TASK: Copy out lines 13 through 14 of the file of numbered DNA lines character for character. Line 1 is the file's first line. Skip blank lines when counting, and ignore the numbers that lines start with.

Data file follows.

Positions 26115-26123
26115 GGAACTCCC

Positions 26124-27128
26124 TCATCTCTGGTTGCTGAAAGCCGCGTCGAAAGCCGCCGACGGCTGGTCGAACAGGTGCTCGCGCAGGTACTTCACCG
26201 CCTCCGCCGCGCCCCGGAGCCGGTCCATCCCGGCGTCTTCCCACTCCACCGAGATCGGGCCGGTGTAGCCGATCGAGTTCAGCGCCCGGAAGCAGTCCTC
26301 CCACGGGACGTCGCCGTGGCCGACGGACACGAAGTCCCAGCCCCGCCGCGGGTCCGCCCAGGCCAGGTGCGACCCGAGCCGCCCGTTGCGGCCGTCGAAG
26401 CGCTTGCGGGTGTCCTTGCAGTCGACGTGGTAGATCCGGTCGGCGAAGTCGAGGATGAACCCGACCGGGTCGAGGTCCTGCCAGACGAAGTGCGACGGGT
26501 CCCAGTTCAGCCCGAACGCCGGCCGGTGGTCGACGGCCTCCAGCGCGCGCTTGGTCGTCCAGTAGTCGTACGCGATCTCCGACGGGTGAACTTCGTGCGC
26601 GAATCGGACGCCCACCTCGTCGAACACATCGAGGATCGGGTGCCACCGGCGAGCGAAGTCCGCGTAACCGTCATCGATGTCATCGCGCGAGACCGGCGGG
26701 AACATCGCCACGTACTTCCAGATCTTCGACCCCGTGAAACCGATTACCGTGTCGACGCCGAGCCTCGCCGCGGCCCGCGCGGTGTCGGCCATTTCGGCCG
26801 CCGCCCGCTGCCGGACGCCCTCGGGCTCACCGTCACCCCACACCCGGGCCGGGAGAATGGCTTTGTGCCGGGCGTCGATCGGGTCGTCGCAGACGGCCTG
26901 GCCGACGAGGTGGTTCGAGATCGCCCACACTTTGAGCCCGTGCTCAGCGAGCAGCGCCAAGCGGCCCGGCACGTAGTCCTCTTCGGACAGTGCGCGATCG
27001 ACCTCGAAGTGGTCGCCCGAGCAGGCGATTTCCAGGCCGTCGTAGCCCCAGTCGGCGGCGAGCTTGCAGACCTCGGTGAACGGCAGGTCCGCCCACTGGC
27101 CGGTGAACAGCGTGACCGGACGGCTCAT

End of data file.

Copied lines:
27001 ACCTCGAAGTGGTCGCCCGAGCAGGCGATTTCCAGGCCGTCGTAGCCCCAGTCGGCGGCGAGCTTGCAGACCTCGGTGAACGGCAGGTCCGCCCACTGGC
27101 CGGTGAACAGCGTGACCGGACGGCTCAT